A Boxing Memory: Matthew Saad Muhammad

A Boxing Memory: Matthew Saad Muhammad

Inside the ring, the ability to absorb punches, and many of them, was his biggest strength. When the gloves were cast aside, Matthew Saad Muhammad would pay a heavy price for what made him the fighter he once was.

That rare and special kind of durability at one time in his life became his biggest weakness in another. He went from one fight to a much bigger one. In truth, for much of his life, Saad Muhammad had to fight for many things.

Saad Muhammad was abandoned and cast aside as a child, his life nearly ended the same way.

Born in Philadelphia in 1954, Maxwell Antonio Roach had to learn survival instincts from an early age. His mother died when he was in his formative years, and when his aunt couldn’t cope with the parental responsibilities of the future world light-heavyweight champion and his older brother, she took drastic action. With instructions to lose the younger brother, the older sibling left his younger brother on the streets of Philadelphia.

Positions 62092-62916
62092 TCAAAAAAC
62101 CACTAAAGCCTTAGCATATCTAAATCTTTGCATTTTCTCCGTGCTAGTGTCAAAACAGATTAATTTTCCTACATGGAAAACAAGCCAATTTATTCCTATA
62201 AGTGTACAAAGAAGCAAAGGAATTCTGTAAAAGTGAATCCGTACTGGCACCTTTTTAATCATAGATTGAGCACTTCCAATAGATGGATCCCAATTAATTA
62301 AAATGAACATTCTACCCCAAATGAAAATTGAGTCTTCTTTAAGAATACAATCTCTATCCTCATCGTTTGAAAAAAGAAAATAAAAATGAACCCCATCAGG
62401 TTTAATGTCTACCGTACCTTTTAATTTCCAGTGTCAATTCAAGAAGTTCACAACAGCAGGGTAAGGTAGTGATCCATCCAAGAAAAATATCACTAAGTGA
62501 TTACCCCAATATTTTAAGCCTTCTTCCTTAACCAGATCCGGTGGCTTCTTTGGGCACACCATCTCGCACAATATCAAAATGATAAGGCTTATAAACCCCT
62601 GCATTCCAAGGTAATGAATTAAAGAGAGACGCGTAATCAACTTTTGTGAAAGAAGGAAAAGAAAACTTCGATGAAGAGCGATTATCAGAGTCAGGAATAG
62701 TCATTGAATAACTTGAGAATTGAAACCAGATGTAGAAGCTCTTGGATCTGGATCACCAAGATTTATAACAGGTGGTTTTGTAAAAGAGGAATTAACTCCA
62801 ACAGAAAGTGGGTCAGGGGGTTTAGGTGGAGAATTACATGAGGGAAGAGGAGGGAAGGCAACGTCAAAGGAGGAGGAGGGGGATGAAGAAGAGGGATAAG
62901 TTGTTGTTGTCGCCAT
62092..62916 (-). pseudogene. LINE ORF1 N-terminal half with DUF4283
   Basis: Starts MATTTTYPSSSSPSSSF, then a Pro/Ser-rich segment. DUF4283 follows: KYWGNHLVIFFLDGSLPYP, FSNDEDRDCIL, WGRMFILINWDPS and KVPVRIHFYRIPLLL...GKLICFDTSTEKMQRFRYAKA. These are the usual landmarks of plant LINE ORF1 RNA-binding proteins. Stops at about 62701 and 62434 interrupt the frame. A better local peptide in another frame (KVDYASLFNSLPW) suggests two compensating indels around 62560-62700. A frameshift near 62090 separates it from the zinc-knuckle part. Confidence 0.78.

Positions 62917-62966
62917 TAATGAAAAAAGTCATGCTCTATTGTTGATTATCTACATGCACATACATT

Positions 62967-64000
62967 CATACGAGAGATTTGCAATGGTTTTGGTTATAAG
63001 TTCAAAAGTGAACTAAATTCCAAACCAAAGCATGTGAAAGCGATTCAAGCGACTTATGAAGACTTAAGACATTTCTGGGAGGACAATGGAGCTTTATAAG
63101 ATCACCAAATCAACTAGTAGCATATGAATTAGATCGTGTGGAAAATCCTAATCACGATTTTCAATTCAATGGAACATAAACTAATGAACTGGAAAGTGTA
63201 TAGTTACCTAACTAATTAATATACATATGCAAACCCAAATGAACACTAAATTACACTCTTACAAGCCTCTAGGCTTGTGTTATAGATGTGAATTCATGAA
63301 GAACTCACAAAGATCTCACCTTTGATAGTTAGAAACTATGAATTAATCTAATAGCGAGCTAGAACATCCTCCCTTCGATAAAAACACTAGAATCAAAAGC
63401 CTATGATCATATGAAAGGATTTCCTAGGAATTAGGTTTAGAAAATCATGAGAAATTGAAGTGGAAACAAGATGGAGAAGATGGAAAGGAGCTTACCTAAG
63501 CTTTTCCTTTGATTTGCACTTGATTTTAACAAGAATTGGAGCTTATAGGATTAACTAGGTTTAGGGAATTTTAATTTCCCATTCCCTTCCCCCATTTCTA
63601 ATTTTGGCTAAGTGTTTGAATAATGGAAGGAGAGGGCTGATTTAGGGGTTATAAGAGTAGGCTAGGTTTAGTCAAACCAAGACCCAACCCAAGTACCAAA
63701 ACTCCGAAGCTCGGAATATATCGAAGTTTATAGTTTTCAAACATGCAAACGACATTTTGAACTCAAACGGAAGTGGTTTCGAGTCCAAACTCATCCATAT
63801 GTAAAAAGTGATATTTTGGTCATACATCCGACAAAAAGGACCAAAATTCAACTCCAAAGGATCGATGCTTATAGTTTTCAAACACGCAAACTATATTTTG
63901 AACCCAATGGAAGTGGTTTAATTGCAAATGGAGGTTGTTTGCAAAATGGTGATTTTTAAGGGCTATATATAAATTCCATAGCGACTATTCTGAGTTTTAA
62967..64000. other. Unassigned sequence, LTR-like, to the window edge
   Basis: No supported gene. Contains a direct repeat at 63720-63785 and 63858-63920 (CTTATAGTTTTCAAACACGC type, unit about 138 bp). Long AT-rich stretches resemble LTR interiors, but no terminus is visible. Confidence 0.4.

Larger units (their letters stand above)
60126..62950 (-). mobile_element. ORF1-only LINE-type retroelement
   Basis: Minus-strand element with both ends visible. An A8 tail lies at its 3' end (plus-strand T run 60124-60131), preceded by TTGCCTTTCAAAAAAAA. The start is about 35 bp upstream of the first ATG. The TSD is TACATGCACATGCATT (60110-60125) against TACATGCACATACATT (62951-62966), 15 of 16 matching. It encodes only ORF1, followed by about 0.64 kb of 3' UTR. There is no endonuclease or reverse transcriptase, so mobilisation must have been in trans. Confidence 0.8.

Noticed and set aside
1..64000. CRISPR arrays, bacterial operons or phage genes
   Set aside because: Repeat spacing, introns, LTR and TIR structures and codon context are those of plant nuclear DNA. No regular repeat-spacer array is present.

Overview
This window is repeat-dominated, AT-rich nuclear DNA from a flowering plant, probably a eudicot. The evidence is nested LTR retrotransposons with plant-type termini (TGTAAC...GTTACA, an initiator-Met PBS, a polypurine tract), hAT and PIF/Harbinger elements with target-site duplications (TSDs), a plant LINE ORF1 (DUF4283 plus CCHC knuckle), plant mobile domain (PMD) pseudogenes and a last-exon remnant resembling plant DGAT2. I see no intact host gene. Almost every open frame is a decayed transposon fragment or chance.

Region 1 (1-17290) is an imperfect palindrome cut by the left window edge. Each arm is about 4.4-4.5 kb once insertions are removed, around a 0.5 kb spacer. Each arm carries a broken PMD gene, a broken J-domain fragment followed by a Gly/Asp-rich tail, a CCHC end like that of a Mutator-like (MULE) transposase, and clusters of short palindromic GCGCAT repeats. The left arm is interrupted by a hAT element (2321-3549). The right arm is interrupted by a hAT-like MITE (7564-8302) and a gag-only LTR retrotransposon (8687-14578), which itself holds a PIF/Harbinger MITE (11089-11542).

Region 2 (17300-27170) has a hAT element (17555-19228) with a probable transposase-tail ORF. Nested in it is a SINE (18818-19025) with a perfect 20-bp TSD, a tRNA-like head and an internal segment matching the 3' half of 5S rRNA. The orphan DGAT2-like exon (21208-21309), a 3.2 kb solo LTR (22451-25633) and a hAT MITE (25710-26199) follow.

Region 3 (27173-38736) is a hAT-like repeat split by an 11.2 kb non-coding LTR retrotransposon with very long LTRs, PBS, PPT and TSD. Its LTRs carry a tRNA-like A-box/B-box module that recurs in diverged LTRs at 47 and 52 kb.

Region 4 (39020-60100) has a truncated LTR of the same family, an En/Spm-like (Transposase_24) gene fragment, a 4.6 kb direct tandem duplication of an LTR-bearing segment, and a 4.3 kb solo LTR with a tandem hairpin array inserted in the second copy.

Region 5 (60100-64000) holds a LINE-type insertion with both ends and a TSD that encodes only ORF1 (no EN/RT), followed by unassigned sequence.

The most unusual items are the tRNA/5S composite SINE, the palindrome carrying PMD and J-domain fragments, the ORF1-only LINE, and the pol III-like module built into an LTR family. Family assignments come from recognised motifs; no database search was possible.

He was only 5, and was found on the steps of a church and taken in by nuns. There are different versions of the same story, but the meaning is the same.

The lost and frightened little boy didn’t know his own name and was renamed, Matthew Franklyn. Matthew after the apostle, Franklyn because of the street he was found on. After converting to Islam he would later change his name to Matthew Saad Muhammad.

The early years were tough, he was adopted but his life was still only heading one way. Time spent on the unforgiving Philadelphia streets could have ended his life before it had begun. We all know the story that usually only has one ending. Saad Muhammad was one of the lucky ones.